In fact, Fox Squirrels often appear to be downright lazy.  Why bother holding up your body when you can stretch out and take it easy?

A prone position certainly keeps the food close to the mouth.

When the temperature begins to rise, take advantage of any available cooling shade.  The feeder casts a perfect squirrel sized shadow.

With a little care you can stretch out and still avoid the heat.

On a really hot afternoon, a nice shady perch above the water pan may be a prime location.

When the air begins to cool in the evening, it’s time to retire to the cavity exposed at the top of the dead tree stump.  The Fox Squirrel is an excellent example of how to avoid the ill effects of a hot summer day.  The size of mammal populations is always changing.  It’s best to enjoy those animals that suddenly appear in abundance.  You never know how long they are going to stay or what may one day take their place.

Wednesday, June 25, 2014

A New Invader

Two years ago I encountered this medium sized shrub in an odd corner near the road.  I couldn’t identify it at the time, even though there was something strangely familiar about its appearance.  I left it in place in hopes that it would someday produce flowers that would allow me to follow through with an identification.  That finally happened this year.

These white flowers are produced by the Privet, Ligustrum vulgare, a common landscape species that can easily escape into the wild.  Outside of the garden setting, this non-native plant becomes invasive.  I think it most likely that the original seed for this particular specimen was brought to Blue Jay Barrens by a bird that had dined on the fruit.  Since the plant became established near the roadside, it is also possible that fruit or seed traveled by car or truck and disembarked here as the vehicle passed on the road.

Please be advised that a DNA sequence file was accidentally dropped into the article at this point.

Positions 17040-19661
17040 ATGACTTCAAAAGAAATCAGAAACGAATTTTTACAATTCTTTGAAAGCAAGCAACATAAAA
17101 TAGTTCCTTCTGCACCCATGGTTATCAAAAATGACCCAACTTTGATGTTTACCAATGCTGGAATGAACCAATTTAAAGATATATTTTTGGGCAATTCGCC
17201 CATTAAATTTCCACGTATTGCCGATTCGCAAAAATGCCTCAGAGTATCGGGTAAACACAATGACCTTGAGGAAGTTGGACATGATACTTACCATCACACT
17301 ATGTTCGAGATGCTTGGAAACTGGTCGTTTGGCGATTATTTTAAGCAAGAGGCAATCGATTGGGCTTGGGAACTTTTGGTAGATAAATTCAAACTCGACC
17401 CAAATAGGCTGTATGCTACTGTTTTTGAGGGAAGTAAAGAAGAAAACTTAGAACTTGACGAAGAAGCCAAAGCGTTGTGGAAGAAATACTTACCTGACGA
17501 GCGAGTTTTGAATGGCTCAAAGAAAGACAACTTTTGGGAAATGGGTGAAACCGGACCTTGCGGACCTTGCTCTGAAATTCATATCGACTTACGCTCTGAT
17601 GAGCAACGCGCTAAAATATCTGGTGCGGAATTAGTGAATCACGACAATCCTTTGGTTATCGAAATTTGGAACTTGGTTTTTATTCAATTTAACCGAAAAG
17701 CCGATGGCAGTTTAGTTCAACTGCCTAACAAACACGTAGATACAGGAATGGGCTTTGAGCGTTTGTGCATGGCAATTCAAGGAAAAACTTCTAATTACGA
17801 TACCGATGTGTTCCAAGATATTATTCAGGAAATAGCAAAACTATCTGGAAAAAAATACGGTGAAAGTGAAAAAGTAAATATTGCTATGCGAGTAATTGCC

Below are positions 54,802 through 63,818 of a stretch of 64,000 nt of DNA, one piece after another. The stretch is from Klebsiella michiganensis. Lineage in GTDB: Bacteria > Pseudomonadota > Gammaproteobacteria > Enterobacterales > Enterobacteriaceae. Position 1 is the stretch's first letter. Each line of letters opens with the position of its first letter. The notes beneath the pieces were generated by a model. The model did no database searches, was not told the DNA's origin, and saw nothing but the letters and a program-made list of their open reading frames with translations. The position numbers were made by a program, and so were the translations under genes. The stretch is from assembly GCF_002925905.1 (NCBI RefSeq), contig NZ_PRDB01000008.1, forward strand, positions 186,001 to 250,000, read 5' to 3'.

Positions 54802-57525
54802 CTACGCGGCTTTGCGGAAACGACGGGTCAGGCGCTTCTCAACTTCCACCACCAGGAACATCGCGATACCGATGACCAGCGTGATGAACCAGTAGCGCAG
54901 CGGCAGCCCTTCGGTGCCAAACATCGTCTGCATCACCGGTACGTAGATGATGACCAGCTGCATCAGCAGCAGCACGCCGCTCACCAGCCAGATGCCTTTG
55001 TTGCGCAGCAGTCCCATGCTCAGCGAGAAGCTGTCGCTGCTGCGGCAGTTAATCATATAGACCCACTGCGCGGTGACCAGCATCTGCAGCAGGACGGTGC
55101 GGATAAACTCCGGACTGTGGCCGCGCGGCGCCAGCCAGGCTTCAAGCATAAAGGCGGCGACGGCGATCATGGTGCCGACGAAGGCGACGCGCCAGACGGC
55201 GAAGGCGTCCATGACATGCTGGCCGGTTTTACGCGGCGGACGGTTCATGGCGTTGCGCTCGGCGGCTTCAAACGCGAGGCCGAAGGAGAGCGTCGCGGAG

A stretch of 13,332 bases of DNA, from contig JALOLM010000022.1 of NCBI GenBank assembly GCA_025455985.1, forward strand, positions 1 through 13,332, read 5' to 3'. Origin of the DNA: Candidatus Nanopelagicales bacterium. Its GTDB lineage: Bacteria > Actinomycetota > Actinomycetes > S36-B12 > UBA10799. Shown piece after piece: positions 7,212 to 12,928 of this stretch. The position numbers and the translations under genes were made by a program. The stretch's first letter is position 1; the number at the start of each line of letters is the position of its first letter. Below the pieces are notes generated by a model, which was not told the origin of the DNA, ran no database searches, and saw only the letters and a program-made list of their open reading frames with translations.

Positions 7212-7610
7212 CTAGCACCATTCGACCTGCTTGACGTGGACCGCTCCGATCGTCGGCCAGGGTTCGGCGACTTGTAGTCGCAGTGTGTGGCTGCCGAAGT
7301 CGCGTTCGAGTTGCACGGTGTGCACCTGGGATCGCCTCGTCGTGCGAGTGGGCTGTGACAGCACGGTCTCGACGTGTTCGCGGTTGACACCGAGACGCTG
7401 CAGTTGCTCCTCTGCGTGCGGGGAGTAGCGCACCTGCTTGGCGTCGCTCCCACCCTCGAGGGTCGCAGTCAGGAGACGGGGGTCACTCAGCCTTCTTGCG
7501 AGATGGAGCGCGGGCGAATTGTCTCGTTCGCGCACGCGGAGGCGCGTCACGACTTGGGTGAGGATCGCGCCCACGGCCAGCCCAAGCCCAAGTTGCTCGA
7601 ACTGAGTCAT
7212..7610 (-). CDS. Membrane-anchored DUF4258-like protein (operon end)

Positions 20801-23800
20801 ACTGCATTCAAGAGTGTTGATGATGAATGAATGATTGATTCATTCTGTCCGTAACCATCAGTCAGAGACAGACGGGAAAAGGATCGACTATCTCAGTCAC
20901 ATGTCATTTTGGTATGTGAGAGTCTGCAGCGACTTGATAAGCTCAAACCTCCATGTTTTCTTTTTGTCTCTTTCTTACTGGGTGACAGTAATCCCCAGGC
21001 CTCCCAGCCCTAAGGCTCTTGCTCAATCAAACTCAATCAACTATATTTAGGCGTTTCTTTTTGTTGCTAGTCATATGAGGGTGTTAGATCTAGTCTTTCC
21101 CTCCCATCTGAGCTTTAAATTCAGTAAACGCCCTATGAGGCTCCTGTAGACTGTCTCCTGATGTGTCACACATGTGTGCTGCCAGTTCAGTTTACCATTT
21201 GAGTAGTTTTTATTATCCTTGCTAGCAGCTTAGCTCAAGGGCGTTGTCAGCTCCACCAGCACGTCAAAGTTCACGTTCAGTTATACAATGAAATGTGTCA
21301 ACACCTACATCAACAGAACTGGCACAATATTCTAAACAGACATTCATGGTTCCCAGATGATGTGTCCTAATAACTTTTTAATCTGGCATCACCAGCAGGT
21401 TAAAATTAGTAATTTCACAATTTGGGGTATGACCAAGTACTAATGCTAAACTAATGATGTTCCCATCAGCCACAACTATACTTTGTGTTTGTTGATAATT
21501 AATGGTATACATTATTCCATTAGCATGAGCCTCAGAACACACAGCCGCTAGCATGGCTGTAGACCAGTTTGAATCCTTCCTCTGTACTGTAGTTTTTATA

As soon as I saw the plant name it occurred to me why the plant seemed so familiar.  Privet is easily shaped by pruning and is commonly planted in rows to create a formal hedge.  My grandfather once had hundreds of feet of privet hedge surrounding his yard and when he could no longer handle the job, I was drafted to be his hedge trimming assistant.  Being the assistant meant that I wielded the huge double edged electric trimmers while Grandpa sat in the shade calling out directions.  The first thing he told me was to keep the trimmers away from the cord, but the three 100 foot sections of extension cord bringing power to the trimmers were already weighted by about 25 pounds of multi-colored electrical tape protecting splices where the cord had previously been severed.  In fact, he cut through the cord while showing me the proper way to handle the trimmers.  After all of the agonizing hours I spent trimming that hedge, you would have thought I’d recognize that leaf right off.

Of course, properly trimmed hedges never get the chance to flower.  I doubt that even smiley faced flowers would have made the trimming job any easier.

It wasn’t unhappy childhood memories that made me cut down the Privet.  The best time to eliminate an invasive species is when the first one shows up on the property.  Minutes after being added to the Blue Jay Barrens plant list, the shrub was cut and sprayed.  The name stays on the list, but there is a notation that the plant is now considered to be extirpated from the property.  I’m always happy to add another species to the plant list and I’m thrilled to eliminate an invasive species, so discovery of this plant provided multiple pleasures.

I was trying to do a growth ring count to determine approximately how long ago this specimen arrived here.  As is sometimes the case with shrubs, multiple rings can appear that are not related to annual growth cycles.  My count was inconclusive.  My estimate places the arrival of the original seed to be somewhere between several and many years ago.